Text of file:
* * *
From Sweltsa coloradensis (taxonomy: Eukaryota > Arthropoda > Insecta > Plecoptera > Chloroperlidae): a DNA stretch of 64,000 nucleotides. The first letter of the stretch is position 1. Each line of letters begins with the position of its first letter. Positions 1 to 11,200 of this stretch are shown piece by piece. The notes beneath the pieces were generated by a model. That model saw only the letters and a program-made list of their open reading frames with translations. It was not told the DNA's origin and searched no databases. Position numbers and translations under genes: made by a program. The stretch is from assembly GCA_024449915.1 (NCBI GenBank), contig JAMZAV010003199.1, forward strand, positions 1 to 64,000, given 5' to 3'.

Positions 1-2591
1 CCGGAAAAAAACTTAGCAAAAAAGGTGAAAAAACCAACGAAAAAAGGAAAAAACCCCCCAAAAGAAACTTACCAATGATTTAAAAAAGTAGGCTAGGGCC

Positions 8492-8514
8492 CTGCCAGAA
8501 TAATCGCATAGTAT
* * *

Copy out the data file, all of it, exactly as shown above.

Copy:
From Sweltsa coloradensis (taxonomy: Eukaryota > Arthropoda > Insecta > Plecoptera > Chloroperlidae): a DNA stretch of 64,000 nucleotides. The first letter of the stretch is position 1. Each line of letters begins with the position of its first letter. Positions 1 to 11,200 of this stretch are shown piece by piece. The notes beneath the pieces were generated by a model. That model saw only the letters and a program-made list of their open reading frames with translations. It was not told the DNA's origin and searched no databases. Position numbers and translations under genes: made by a program. The stretch is from assembly GCA_024449915.1 (NCBI GenBank), contig JAMZAV010003199.1, forward strand, positions 1 to 64,000, given 5' to 3'.

Positions 1-2591
1 CCGGAAAAAAACTTAGCAAAAAAGGTGAAAAAACCAACGAAAAAAGGAAAAAACCCCCCAAAAGAAACTTACCAATGATTTAAAAAAGTAGGCTAGGGCC

Positions 8492-8514
8492 CTGCCAGAA
8501 TAATCGCATAGTAT